About Devizes


Devizes Market Place

Introduction to Devizes

Devizes Town from the airWelcome to Devizes!
Welcome to a flourishing, bustling market town set in the beautiful Wiltshire downs, an ancient town of great character and tradition.

Busy shopping streets in summer are ablaze with the colour of award winning floral displays, created with great pride by traders, local organisations and the Town Council.

The flowers, free on-street parking, ample car parks at moderate charges, and courtesy in shops, are there to say welcome to our visitors.

The GinnelLinger awhile and allow time to seek out the quaint courts and alleys of craft and specialist shops. The Ginnel and Wharfside are prime examples.

It will take but a few moments for the eye of the visitor to be delighted by the wealth of interesting buildings, of which 500 are listed.

Blue Plaque

Look out for the bright blue plaques on those of outstanding interest.


The Market Place is the largest in the West of England. A mixture of buildings of many periods surrounds it; nearly all listed as of architectural or historic interest.

Ruth Pierce Monument - Market Cross

The Market Cross is famous the world over for the legend it bears of Ruth Pierce, the market woman who asked God to strike her dead if she lied about a corn deal. She was struck down immediately with proof of the lie clutched in her hand.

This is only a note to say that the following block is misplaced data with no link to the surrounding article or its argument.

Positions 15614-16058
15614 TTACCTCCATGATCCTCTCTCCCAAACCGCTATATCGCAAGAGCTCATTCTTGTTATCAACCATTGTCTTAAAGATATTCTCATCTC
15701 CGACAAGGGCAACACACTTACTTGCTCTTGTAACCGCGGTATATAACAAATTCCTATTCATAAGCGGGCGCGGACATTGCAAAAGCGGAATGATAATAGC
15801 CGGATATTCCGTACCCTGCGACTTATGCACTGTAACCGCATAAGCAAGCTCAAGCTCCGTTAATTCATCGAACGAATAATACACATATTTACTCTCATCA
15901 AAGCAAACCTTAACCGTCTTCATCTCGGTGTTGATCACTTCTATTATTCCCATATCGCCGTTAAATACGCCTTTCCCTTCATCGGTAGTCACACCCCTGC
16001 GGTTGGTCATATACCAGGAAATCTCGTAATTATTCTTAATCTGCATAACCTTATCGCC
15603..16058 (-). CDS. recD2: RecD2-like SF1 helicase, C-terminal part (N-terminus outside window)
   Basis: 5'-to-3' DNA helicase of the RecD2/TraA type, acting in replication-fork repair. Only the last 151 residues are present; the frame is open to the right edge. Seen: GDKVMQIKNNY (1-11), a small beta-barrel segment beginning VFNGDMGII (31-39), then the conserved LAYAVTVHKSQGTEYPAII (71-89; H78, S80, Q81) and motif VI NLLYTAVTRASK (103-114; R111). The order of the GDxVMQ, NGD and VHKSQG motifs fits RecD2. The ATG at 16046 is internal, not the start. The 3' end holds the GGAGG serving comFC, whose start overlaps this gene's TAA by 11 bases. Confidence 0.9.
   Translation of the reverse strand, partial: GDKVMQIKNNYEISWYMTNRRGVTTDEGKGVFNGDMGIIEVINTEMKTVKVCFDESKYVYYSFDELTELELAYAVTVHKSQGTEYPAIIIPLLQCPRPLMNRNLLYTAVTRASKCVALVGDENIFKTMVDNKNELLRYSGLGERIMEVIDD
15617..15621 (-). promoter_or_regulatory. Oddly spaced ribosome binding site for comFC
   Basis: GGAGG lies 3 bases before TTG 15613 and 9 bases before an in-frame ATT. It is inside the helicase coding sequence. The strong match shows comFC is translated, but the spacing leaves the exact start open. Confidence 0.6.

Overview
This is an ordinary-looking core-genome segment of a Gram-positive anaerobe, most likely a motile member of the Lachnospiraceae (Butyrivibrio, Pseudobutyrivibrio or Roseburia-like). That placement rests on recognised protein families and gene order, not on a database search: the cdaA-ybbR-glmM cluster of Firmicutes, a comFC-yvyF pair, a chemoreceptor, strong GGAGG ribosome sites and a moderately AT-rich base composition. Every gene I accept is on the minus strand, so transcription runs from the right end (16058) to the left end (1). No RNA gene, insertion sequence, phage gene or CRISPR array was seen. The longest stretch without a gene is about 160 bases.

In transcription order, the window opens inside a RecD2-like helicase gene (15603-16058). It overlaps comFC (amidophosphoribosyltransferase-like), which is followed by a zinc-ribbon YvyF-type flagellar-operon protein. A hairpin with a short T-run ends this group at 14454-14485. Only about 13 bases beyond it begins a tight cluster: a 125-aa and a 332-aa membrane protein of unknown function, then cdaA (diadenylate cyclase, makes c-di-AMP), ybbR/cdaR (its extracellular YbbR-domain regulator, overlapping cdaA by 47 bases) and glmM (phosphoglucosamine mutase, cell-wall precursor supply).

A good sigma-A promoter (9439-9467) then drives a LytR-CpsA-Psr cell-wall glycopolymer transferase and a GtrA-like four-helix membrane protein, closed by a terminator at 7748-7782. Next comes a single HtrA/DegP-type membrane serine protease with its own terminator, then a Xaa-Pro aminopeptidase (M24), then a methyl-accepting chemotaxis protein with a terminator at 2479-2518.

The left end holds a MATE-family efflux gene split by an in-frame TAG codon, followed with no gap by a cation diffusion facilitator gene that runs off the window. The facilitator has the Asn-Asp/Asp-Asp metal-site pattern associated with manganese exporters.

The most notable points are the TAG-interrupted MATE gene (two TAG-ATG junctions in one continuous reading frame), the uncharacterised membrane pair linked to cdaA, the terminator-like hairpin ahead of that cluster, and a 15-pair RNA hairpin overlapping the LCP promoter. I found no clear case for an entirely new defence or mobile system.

Lord Sidmouth MP, gave the Market Cross in 1814 for the town, Recorder, Home Secretary and briefly Prime Minister in 1801.




 Parnella House


Almost opposite is Parnella House, built in 1740, and once the home of a surgeon named Clare. Hence the statue of Aesculapius, the Roman god of medicine, with serpent and scroll.




Black Swan


Further along, the Black Swan, built in 1737 is another famous coaching inn.





The Shambles The Shambles interior

The Shambles, built 1835, was the original butter and poultry market house; and is still a popular covered market today, open Tuesdays (for antiques and bric-a-brac) and a wide range of traditional market goods on Thursdays, Fridays and Saturdays.

Sandcliff House



Along Northgate Street is Sandcliffe House, early 18th century, where the novelist, George Eliot, once stayed.



Northgate House

Northgate House, a coaching inn in 1771, was later the Judge's Lodgings for the Assize Courts opposite. In modern times it has been council offices and is now the offices of a legal practice.

The courts, designed by T H Wyatt, were built in 1835 in Grecian style for the Wiltshire Assizes. Famous judges of the High Court presided over criminal and civil cases here until 1974 when the judicial system changed. Borough and county quarter sessions and petty sessions were also held there before the change.